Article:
Bulletin Board Bar Graph

This can be as simple (read: quick) or complicated (read: time-consuming) as you desire to make it.

One of the reasons that I love storytelling so much is that it lends itself very easily to designing student-created vocabulary lists. Any given story, with just two or three target structures, can easily be expanded into an entire vocabulary unit. When learning the structure “tiene miedo de” (is afraid of), you can find out what your students fear. Their list of fears can become an entire vocabulary unit in and of itself, if you so choose, and it is more valuable than a textbook-created unit because you already know that the words in it matter to the students.

A great cross-curricular activity to do whenever you poll your class on something (like what they’re afraid of, where they want to go on vacation, how many siblings they have, etc.) is to create a bar graph. I have found that the easiest and most fun way to do this is by creating a “bulletin-board” bar graph. To do this…

  1. Have students draw a picture of their “vote” (what they’re afraid of, where they want to go on vacation….etc.). It can be labeled or not, and it can be a quick sketch or a high quality drawing. It should be done on a fairly small piece of paper (post-it notes work well, or I use quarter-pages) so that the finished product won’t be monstrous.
  2. Then, you simply collect all of the pictures and form a bar graph from them: stack all of the spiders on top of each other in one column, the “dark” next to them, and ghosts beside them (I’m giving fear examples, if you didn’t guess!). You can tape them up on your board (or post-it them on, if you used sticky notes) or create a longer-lasting, more visually stimulating one on a bulletin board in your room or in the hallway.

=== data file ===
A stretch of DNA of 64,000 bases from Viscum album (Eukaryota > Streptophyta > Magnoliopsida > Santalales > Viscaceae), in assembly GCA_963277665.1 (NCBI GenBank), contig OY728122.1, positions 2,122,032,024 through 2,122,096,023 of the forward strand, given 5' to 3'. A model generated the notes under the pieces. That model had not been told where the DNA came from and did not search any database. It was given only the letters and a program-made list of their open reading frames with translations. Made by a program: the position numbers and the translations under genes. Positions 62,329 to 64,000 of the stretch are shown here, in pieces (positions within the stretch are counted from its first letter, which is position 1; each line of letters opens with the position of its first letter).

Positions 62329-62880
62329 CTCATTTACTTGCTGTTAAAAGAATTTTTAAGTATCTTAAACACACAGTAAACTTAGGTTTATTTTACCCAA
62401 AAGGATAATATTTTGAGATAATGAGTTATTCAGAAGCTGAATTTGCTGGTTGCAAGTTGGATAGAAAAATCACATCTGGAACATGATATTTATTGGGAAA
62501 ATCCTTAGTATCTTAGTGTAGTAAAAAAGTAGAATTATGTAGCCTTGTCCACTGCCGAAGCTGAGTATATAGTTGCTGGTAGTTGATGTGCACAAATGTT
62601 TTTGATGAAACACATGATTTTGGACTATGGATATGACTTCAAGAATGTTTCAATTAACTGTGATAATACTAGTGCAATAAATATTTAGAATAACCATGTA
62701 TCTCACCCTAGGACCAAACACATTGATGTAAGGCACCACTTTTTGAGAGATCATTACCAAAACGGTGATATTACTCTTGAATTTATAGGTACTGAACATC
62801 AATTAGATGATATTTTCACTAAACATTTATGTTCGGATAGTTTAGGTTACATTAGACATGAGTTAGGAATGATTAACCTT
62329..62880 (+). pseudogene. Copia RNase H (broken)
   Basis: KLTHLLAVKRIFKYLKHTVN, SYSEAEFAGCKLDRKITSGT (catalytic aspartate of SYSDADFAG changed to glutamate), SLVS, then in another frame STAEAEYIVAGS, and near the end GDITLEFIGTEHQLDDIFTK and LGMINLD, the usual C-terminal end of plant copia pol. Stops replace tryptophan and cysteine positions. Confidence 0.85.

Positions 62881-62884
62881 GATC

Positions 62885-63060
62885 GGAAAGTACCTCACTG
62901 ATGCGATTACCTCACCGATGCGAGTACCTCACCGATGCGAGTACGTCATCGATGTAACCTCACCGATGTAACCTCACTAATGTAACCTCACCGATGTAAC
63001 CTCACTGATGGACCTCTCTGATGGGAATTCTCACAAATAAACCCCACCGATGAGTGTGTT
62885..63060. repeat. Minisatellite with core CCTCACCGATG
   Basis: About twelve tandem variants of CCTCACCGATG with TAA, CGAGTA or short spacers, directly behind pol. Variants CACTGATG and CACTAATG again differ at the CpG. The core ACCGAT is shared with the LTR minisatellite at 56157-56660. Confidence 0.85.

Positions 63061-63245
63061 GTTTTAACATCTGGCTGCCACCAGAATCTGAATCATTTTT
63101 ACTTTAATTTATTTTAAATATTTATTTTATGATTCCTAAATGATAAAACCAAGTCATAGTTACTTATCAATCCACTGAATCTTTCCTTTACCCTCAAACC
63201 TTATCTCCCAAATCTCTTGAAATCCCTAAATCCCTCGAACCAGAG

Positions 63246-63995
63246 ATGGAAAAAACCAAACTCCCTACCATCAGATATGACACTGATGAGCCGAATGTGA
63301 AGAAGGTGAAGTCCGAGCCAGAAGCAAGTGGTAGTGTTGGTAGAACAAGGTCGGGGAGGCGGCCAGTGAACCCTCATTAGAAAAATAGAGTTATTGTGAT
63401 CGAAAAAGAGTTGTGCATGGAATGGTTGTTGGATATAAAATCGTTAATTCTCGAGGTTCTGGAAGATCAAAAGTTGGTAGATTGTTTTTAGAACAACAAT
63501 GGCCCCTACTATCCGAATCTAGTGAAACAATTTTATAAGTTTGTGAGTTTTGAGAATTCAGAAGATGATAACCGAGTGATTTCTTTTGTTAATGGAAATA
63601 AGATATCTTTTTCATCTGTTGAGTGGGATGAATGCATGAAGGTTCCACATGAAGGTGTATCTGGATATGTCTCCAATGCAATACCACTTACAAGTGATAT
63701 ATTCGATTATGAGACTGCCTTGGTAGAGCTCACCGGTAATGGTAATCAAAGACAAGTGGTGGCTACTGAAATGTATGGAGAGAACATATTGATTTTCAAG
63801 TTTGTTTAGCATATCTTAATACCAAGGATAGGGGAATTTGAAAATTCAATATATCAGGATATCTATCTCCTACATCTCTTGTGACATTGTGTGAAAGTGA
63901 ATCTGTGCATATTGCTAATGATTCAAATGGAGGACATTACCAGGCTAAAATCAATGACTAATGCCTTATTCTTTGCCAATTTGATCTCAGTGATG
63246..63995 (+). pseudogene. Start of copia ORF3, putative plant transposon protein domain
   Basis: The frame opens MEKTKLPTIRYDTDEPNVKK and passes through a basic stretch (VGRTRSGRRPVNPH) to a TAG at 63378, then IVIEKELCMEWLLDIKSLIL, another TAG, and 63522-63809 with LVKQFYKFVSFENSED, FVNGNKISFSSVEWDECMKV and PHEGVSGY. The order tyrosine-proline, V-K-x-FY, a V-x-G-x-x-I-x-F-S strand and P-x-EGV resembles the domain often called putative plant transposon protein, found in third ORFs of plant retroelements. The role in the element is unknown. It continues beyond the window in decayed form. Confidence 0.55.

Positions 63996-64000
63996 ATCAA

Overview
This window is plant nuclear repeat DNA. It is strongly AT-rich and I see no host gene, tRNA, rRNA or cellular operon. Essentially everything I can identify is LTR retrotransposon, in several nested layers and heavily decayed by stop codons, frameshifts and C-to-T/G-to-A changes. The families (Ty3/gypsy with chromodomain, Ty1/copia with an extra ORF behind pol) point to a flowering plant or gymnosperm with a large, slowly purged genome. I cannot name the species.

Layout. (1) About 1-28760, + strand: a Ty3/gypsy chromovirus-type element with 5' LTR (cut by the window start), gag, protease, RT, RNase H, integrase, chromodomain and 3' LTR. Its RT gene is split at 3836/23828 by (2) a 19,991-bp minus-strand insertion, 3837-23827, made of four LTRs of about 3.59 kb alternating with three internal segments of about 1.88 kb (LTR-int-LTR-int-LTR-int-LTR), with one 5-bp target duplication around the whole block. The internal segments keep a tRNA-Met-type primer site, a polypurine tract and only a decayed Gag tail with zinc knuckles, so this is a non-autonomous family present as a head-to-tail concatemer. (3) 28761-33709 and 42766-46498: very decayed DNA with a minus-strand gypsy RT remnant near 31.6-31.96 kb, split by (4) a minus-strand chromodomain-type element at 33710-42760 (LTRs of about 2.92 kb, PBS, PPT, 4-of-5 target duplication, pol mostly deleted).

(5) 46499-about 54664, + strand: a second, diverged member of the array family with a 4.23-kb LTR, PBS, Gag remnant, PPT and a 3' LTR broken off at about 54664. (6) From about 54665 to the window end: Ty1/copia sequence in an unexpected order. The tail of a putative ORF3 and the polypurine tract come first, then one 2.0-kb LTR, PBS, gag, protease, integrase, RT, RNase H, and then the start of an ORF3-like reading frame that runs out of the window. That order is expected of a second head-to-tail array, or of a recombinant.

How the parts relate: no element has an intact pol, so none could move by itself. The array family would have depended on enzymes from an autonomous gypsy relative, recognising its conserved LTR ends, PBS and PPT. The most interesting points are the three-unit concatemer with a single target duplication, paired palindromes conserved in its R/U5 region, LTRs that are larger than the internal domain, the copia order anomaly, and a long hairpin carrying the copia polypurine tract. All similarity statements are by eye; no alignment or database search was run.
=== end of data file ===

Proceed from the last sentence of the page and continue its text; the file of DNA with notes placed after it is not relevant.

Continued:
3. If the bar graph is on your board, you can ask students questions about it while they look at it. If not (or if you need your precious board space!), take a picture of it and either project it or print out individual copies. In the picture, you can see a handout that I created using a picture of a graph with information about what natural dangers my students thought that people fear most in Alaska.

To meet Common Core Standards, students must be literate in all forms of media: charts and graphs, cartoons, advertisements, infographs, etc. This activity gives them an opportunity to practice that standard. Additionally, you will make the math teachers at your school happy by asking math questions about the graph using word problems.


  1. I LOVE this idea and will use it – maybe today! You said “collect the pictures and form a bar graph;” I will have my students physically put their post-its up so that THEY make the graph :D. Just an idea. I love reading your posts!


  2. […] Bar Graph Q & D. Instead of just discussing a topic, students write their response on a Post-It, then you collect and arrange on board in a bar graph (e.g. 10 kids like vanilla, 4 kids like chocolate, 1 kid likes mint chocolate chip, and 1 kid doesn’t like ice cream). A prep-intensive follow-up would be to take a pic of the board, and create a doc with comp questions about the graph (e.g. what percent of the class likes vanilla?). Otherwise, it just stays on the board as a visual to discuss a topic (see Kristy Placido’s Physical Organizers, below). […]


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